5. Outline your novel succinctly.
      1. This is your final step before starting the writing process: this is where you make a linear list of single sentences describing what happens in each scene (one sentence per scene). This will be your road map as you begin to write.
    6. Begin writing your first draft. Give yourself permission to suck.

Another approach is the “Snowflake Method,” championed by Advanced Writing Fiction. It goes something like this:

  1. Write a premise sentence for your novel.
  2. Flesh it out into a paragraph describing story setup, major conflict, and end/resolution.
  3. Write a one-page character summary (this snowflake method description was taken from here):
    • The character’s name
    • A one-sentence summary of the character’s storyline
    • The character’s motivation (what does he/she want abstractly?)
    • The character’s goal (what does he/she want concretely?)
    • The character’s conflict (what prevents him/her from reaching this goal?)
    • The character’s epiphany (what will he/she learn, how will he/she change?
    • A one-paragraph summary of the character’s storyline
  4. Flesh out each sentence of your story summary into a paragraph.
  5. Describe your major characters in a page, and your other main characters in half-a-page. These should tell the story from each of the characters perspectives.
  6. Now expand every paragraph of your story synopsis into a full page.
  7. Expand your character descriptions as fully as possible (this is a little unspecific on the Advanced Fiction Writing website in that there’s little indication of how this step differs from step 5).
  8. Write your novel.

As you can see, there are areas of overlap between the two approaches; Or, more accurately, an area of overlap. Both approaches advocate knowing who your characters are. Where they differ is that the Snowflake Method basically gets you to a fairly robust plot synopsis (several pages), and a thorough understanding of your characters. The KM Weiland method gets you the same, plus a lot of additional peripheral story material which may help your story be more alive and dynamic when you finally put pen to paper.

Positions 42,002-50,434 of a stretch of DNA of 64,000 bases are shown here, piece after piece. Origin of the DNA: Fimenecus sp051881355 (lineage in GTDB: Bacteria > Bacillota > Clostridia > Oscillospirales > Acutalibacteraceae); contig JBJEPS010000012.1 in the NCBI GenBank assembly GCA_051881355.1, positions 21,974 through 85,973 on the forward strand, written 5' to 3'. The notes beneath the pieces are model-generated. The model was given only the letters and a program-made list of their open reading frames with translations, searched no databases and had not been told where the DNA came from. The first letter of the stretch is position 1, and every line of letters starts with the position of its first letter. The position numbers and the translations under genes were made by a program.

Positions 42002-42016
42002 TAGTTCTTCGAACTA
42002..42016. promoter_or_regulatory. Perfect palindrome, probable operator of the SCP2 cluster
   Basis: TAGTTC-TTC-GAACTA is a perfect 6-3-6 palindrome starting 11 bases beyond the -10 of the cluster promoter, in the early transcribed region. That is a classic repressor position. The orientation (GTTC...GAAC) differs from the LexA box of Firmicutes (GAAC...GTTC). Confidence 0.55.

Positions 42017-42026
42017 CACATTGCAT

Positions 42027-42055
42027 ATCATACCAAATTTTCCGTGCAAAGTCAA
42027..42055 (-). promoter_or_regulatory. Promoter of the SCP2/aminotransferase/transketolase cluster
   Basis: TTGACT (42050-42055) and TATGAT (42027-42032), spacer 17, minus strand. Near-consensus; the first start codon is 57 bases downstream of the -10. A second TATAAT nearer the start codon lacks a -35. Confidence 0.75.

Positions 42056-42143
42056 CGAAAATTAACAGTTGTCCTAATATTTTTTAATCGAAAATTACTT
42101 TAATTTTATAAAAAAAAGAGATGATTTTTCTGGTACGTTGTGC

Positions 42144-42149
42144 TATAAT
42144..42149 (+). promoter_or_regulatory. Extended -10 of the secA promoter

Both approaches will probably get you to the same place (writing a novel), and indeed, the Snowflake Method could be utilized in KM Weiland’s method by building on ideas as they arise. I.e., as you’re writing your stream of consciousness of awesome (!) and crappy 😦 ideas in your initial sketching phase (or thereafter), you could use the Snowflake Method to build out ideas when you return to them. Of course, the Snowflake Method may entail using the “What if?” style questions that KM Weiland suggests. In that, if you have a gun-toting mangy dog, perhaps you ask, “what if the gun toting dog is an African warlord who moved to L.A.?” Or something equally ridiculous.

So the above is my understanding of two different outlining methods. I’ll return to the topic as I experiment with both and let you know what has ended up working for me–which, by the way, seems to be the biggest challenge in moving to an “outline first” mode, versus a pantsing approach. I’ve tried the pantsing, and it sucks. Oh, it’s nice to just start typing, but man, when you run into that wall and have no idea where to go next…it’s brutal. In my mind, the only downside to outlining, is that you have to reign yourself in, and–in essence–hold your horses while you plan your expedition. Oh, and you have to learn how to outline–which is a separate and distinct skill. Yet, I believe once one masters the ability to outline in a way which is efficient and effective for them, they’ll be a far more productive and effectual writer.